The myth of extinction to the long-lost cousin of the Zebra has been put aside after the rediscovery of the Africa quagga in South Africa.
On 12 August 1883 the last living quagga died at the Amsterdam zoo, and the world believed this unusual type of zebra had gone the way of the dodo.
But for the last 20 years a team of South Africans have been working to bring the beast back from the dead, with the third generation of specially bred foals now being born.
South Africa has been running “The Quagga Project” to save the almost extinct zebra breed since 1987 in an attempt by a group of dedicated people in the country to bring back an animal from extinction and reintroduce it into reserves in its former habitat.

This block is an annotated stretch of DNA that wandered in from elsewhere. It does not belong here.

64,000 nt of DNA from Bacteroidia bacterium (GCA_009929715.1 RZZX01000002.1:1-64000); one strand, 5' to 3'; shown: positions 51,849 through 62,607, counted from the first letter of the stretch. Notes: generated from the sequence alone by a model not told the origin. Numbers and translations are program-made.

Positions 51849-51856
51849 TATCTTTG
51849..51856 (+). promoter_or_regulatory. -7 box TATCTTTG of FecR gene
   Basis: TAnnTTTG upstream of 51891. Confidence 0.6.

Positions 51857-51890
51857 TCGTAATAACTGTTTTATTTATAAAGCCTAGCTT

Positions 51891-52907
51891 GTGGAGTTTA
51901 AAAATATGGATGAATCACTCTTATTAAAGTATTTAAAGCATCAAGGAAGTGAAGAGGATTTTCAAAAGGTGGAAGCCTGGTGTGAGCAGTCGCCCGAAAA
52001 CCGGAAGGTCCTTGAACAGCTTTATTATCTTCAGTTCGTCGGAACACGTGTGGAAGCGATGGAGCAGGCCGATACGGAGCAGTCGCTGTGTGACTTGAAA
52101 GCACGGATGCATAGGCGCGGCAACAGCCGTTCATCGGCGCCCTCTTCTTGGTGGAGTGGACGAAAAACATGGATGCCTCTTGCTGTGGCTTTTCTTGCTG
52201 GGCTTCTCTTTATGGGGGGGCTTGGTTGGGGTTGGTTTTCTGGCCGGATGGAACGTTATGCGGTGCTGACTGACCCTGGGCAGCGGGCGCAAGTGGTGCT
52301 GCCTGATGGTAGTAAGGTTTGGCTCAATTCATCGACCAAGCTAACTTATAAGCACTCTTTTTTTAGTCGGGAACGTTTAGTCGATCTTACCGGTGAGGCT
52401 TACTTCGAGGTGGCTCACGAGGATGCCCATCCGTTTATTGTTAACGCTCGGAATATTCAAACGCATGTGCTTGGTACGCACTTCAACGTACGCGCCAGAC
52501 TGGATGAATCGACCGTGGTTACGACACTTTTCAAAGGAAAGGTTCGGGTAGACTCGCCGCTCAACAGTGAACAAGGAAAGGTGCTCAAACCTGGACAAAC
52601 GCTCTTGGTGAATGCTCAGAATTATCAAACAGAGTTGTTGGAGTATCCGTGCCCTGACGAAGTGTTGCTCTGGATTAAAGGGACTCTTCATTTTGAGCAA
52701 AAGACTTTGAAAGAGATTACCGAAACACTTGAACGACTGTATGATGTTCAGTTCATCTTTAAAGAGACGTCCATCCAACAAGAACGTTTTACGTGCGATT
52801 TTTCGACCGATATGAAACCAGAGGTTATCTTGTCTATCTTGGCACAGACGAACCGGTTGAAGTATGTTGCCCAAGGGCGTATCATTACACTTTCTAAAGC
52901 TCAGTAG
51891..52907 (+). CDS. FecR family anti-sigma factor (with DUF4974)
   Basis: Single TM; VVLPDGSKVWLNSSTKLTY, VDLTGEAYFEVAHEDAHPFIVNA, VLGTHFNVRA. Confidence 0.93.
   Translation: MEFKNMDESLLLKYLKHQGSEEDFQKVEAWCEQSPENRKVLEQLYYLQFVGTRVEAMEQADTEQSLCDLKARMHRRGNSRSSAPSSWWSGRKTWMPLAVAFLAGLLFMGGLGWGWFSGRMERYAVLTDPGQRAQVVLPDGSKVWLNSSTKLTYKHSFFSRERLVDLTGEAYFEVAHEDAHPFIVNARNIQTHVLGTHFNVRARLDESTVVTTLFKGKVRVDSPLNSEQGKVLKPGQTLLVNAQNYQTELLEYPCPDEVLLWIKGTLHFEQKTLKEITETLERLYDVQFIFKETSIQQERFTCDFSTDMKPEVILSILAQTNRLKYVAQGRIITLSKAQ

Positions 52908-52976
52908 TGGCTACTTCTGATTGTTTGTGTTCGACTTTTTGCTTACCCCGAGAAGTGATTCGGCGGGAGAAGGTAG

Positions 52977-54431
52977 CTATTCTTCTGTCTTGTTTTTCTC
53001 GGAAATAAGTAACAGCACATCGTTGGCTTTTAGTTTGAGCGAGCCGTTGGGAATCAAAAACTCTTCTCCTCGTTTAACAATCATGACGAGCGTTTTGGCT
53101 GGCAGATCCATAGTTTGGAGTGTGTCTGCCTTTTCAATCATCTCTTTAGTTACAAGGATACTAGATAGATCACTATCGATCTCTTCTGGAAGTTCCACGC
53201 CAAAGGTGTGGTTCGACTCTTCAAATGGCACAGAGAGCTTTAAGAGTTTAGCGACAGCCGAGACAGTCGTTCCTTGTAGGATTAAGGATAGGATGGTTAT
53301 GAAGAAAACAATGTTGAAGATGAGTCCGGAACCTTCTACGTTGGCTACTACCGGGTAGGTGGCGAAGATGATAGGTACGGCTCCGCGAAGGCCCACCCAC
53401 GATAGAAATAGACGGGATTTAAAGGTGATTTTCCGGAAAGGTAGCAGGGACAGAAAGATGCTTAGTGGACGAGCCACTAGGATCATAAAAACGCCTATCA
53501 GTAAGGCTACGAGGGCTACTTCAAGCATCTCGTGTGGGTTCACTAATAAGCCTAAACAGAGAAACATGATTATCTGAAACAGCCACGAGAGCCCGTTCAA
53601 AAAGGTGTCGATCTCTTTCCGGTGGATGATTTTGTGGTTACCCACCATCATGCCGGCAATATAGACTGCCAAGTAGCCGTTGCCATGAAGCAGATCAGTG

“It is an attempt to try and repair an ecological damage that was done a long time ago in a small way, and also to try and get a small representation of a charismatic animal that used to live in South Africa,” said Professor Eric Hayley, the project director.
The South African quagga project has done DNA analysis showing that Quagga was not a separate species of zebra but in fact a subspecies of the Plains Zebra (Equus Quagga).
“We do this through selective breeding. We actively go out and search for ones with fewer stripes and put them together in breeding groups. We concentrate on the ‘unstriped’ gene, and as a result every animal has less and less stripes,” said Bernard Wooding, the environmental director of the project.
Like other grazing mammals, Quaggas had been ruthlessly hunted. They were seen by the settlers as competitors for the grazing of their livestock, mainly sheep and goats.